TDK: Sure, sure. And again, it’s all a matter of how tight is this garment. If you know it’s going to be really tight.
GW: Getting tighter in my case.
TDK: Well, we all battle the bulge.
GW: So if someone wants to start making their own historical clothing, how would you recommend that they get started? Probably not with a reproduction of the pourpoint.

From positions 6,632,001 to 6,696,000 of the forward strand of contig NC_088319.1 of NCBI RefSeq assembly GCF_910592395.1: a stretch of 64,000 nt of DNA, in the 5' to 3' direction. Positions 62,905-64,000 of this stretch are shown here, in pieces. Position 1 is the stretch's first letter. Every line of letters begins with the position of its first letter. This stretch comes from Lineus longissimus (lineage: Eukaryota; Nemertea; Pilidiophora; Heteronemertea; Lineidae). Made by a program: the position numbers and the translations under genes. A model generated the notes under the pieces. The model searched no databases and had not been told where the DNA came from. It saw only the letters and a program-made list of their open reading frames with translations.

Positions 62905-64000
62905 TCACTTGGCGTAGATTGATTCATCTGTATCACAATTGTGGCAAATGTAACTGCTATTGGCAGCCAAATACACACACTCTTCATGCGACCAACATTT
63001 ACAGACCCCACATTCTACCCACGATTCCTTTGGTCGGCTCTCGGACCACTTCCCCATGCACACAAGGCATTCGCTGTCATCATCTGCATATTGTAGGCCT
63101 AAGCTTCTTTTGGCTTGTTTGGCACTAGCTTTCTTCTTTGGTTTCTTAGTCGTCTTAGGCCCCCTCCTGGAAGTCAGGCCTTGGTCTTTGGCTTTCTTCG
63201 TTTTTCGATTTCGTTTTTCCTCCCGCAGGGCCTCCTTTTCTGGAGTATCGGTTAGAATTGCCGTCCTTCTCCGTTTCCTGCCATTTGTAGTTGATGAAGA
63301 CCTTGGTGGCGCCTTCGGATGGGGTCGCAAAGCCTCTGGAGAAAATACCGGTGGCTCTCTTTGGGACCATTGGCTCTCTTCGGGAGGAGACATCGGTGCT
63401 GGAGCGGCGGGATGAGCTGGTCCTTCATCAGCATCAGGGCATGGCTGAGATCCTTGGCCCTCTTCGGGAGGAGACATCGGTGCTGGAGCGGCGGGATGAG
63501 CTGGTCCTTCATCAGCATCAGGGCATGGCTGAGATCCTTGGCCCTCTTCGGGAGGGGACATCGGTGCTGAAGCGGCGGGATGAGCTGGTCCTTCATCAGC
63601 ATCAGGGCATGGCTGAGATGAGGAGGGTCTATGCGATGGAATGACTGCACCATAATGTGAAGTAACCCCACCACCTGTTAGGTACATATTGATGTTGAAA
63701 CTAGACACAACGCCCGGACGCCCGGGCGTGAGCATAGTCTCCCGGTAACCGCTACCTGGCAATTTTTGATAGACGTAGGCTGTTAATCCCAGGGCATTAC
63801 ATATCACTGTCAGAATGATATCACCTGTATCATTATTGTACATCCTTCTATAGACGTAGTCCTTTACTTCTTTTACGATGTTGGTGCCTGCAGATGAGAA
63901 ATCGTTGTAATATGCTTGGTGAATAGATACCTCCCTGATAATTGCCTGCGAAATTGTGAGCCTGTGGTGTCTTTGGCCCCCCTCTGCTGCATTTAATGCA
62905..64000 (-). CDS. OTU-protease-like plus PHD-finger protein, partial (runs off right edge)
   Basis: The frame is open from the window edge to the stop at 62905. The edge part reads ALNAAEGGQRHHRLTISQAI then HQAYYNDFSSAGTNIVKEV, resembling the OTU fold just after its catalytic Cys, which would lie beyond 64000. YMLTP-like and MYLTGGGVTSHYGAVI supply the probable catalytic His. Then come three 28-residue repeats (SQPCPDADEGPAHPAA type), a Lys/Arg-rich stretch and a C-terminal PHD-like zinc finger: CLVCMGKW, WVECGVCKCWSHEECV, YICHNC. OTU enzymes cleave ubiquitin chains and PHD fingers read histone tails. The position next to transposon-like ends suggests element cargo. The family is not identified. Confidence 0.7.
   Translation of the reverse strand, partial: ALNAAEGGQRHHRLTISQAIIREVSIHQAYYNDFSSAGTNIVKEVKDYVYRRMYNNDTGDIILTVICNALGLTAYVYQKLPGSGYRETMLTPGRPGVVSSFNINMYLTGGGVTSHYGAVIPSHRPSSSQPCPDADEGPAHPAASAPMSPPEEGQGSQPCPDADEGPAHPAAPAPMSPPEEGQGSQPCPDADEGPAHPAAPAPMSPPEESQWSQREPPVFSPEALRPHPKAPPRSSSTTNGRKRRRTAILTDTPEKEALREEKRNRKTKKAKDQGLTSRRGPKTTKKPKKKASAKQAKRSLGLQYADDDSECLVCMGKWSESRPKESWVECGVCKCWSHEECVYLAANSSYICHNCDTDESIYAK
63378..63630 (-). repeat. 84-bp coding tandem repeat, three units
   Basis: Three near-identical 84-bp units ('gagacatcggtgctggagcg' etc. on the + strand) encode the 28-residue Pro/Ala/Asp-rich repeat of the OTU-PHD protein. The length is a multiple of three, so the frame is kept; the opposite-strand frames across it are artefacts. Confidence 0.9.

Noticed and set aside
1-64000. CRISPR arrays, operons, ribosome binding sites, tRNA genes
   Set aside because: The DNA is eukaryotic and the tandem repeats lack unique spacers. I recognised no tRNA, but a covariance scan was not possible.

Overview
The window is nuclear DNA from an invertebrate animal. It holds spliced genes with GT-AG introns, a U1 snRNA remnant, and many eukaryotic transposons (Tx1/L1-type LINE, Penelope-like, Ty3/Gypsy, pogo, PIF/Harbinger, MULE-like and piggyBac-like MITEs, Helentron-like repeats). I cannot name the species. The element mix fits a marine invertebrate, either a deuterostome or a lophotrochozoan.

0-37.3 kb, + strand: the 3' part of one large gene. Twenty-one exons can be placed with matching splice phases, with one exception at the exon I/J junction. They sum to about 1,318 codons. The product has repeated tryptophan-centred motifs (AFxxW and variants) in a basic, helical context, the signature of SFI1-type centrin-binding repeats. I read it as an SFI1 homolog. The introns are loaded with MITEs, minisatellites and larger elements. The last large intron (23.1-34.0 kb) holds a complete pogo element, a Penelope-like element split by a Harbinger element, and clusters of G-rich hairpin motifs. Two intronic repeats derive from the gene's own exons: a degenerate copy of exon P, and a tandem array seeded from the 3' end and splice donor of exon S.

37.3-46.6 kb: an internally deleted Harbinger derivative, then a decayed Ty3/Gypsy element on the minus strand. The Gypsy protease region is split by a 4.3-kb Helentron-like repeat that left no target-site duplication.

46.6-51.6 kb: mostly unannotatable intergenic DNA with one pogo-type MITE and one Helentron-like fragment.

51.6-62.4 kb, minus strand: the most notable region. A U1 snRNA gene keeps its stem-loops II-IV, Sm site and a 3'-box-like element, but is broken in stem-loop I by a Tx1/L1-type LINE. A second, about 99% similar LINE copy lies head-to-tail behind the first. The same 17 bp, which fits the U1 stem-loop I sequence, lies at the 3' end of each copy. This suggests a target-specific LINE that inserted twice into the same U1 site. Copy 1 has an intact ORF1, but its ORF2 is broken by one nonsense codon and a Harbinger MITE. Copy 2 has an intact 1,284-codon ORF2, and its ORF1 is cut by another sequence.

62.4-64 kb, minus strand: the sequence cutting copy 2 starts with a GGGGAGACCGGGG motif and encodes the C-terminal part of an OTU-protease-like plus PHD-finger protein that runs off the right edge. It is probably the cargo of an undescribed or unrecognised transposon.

TDK: Right, right. This is a tough one. While I do have that pattern that goes through every single step with an illustration, a really determined beginner could make one. I want to just say that we have had people do that as their first sewing project, and they’ve done it well.
GW: That’s determination.